Meanwhile, Pew Research reports that Facebook remains the top dog of social media channels, wherein 72 percent of online adults are Facebook users. The engagement rate is at 70 percent, saying they log on daily, and 43 percent do so several times a day.
Ultimately, the future looks bright for social media. Marketers in the US and Canada were estimated to spend more than $50 for each user across social channels in 2015.
There are 200 million people on the U.S. 'Do Not Call' list. Over 86% of TV viewers admit to skipping commercials. Forty-four percent of direct marketing is never opened. Roughly 99.9% of online banners are never clicked. Buyers wait until they have completed 60 to 80% of their research before reaching out to vendors.
By now, you've probably realized that there's no point in asking why. It's time to move on to the how.
Getting Started: Social Media Etiquette for Business
There are oodles of resources out there to help you hack your way to social media success based on your platform of choice. However, no matter which channel you leverage, it's best to take these basics to heart for a campaign to really work:
You are what you tweet and share. Go social responsibly.
Creating a social media account and mindlessly sharing links isn't enough. Go the extra mile by responding to queries and listening to your target audiences' sentiments. Be human. Be interesting. Respond in real time. Australia's Black Milk Clothing is the epitome of this through their Facebook page. They respond to each Facebook comment with a team member's name at the end of each reply.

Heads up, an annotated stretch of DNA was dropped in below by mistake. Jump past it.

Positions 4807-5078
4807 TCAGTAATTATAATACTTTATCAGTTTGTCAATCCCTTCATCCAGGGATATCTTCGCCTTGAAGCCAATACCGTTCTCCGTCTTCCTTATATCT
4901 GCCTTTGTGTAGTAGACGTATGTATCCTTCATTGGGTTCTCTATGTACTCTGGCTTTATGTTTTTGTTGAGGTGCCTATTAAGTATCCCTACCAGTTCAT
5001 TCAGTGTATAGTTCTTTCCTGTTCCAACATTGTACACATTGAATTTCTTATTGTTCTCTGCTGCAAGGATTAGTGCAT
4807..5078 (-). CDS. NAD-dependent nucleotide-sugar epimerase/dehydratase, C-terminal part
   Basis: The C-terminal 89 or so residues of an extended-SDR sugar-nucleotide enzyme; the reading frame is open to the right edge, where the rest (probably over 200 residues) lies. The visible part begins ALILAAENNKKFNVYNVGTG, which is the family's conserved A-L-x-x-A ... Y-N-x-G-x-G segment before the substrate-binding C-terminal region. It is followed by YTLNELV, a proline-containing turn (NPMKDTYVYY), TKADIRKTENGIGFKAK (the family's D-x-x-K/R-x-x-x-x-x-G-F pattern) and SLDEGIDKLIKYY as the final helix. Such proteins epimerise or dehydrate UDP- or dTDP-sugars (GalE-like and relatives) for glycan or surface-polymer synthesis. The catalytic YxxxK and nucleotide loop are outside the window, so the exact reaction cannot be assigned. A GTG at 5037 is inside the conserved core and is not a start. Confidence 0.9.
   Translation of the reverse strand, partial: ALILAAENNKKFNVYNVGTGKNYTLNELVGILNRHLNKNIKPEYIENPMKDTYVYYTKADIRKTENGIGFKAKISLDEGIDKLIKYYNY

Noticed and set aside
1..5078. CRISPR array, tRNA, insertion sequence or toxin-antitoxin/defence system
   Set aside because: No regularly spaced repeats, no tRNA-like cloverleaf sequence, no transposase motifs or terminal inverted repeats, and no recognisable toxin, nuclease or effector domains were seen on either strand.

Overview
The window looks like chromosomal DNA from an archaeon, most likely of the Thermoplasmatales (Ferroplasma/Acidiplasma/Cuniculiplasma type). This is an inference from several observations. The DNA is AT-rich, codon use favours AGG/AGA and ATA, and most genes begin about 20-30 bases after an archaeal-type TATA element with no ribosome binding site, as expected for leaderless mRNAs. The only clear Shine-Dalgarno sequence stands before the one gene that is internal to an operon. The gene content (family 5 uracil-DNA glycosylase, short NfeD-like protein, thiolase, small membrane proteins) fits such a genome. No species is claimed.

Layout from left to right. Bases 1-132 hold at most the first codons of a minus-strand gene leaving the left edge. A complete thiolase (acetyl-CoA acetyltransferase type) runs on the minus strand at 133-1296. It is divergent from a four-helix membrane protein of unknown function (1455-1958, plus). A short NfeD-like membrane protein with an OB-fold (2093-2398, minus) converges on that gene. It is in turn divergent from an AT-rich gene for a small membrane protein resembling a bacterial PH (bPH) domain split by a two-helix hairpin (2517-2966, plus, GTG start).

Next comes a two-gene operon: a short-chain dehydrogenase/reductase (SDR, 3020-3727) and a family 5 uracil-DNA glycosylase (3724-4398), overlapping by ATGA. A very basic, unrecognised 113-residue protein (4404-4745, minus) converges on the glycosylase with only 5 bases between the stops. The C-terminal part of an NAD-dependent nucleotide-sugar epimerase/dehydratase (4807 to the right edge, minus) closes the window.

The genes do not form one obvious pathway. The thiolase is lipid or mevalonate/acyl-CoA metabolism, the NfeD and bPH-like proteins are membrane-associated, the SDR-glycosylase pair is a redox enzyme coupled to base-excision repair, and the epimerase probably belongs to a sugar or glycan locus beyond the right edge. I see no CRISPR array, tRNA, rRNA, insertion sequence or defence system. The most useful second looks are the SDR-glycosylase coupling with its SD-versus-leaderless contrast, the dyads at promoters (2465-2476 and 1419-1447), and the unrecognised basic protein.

Self-promotion is okay as long as you deliver tremendous value. On any given day, always aim for thought leadership than endless self-promotion. The Buffer crew is a stellar example of thought leadership via social content.
Have a plan. Do not open the social media floodgates unless you know exactly why you're there in the first place.
Consider social media channels as more than just an advertising platform. Hop on to Alaska Air's Twitter page to learn how it's possible to go social without sounding like a sales pitch for each tweet. Also, keep in mind that social media is a gold mine of ideas for product development.
To each his own. Do not create a Tumblr page just because you've read somewhere that the platform is dominating the retail scene regarding social traffic. Put on your research hat to learn which channel your audiences frequent and the type of social content that prompts them to click, share, and take action. What if LinkedIn is more suitable for your B2B audience? Or a YouTube channel? Take it from the retail brand Nordstrom who carefully studied their audience, resulting in success in Instagram marketing.